Remedies and Redress Following an Unfair Dismissal ClaimPosted in : How Do I Handle It ROI on 22 June 2017
“I am a HR Manager in the hospitality industry and have received a letter from the Workplace Relations Commission enclosing an unfair dismissal claim from a former employee. This employee was dismissed for theft and fraud offences following an extensive investigation and disciplinary process, so we are contesting the claim. However, in his complaint form, the complainant is seeking reinstatement and/or re-engagement. We cannot have a situation where he returns to our workplace. Can we insist that if any redress is to take place that it must be compensation? How do I handle it?”
Section 7 of the Unfair Dismissal Acts, 1977, as amended deals with redress for unfair dismissal. In this regard, the section provides that where a dismissal is deemed unfair, the employee is entitled to whichever redress option the Adjudication Officer or the Labour Court considers appropriate having regard to all the circumstances. Section 7 provides for redress as follows:
1. Reinstatement of the employee in the position held immediately prior to the dismissal;
2. Reengagement of the employee in the position held immediately prior to the dismissal or in a different position which would be on reasonably suitable terms and condition; or,
3. Payment of such compensation in respect of loss not exceeding 104 weeks remuneration where a financial loss is attributed to the dismissal.
Accordingly, the redress option is entirely at the discretion of the Adjudication Officer or the Labour Court as the case maybe. It is open to a claimant to select their preferred redress option in the complaint form. By and large, the Adjudication Officer will be guided by the employee’s preference. In this regard, the greatest redress option utilised by the Adjudication Officers is an award of compensation particularly having regard to unfair dismissal claims. The general principle underpinning this appears to be that the WRC is reluctant to award reinstatement or re-engagement in a situation where the employment relationship has clearly broken down and proceedings have been issued. In those circumstances, compensation is the most commonly awarded redress option available.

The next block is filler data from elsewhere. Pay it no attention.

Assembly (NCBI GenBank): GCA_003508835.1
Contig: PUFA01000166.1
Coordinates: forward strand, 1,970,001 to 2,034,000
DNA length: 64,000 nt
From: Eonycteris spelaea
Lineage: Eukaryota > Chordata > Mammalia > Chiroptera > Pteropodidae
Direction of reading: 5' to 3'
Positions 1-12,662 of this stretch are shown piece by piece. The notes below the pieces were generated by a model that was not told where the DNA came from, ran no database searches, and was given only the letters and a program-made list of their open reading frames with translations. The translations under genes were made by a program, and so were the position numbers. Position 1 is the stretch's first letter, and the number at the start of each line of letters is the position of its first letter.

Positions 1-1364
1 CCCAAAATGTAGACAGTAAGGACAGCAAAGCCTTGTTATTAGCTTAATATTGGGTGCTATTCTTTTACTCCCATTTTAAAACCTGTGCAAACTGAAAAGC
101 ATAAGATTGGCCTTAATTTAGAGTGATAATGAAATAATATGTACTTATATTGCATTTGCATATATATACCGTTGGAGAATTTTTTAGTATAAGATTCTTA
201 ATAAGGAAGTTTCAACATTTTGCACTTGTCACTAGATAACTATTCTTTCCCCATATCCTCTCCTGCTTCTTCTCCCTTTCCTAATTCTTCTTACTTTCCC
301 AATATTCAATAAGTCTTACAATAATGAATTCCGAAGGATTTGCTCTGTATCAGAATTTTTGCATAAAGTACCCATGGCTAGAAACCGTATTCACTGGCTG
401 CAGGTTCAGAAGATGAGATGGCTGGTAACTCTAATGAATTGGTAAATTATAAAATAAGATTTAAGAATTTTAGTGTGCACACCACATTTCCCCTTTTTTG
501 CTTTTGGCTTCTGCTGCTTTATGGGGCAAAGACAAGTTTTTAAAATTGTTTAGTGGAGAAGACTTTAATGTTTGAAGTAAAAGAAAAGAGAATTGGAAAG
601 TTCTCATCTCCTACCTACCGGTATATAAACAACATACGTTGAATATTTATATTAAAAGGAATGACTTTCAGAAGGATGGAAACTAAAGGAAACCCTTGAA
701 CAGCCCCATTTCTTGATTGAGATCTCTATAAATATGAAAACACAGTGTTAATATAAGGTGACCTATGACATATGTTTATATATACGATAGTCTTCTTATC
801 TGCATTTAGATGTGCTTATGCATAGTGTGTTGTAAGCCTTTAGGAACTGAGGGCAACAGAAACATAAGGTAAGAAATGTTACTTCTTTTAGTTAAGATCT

However, the power of the Adjudication Officer to select a remedy they consider appropriate was seen recently in decision ADJ-00002243. In this case, the claimant selected compensation in the redress section of the complaint form as his sole remedy in the event that his claim was successful. During the course of the hearing, the respondent accepted there was an honest misunderstanding on their management of the complainant’s termination and in the circumstances wished to offer him re-engagement into his position for the 2017 season. The complainant was not keen to accept this offer given his negative experience and he contended that the barrier to return was too great in order to allow him to do so. In all of the circumstances, he sought the remedy of compensation which at the date of hearing was €19,703.72. Notwithstanding the complainant’s stated preference, the Adjudication Officer decided that the appropriate remedy in accordance with Section 7 of the Act was not compensation and ordered the remedy of re-engagement.
In all of the circumstances, this case demonstrates that the although the Adjudication Officer will take the redress options and preferences of both complainant and respondent into account, is it ultimately down to the Adjudication Officer to determine the most appropriate redress available.
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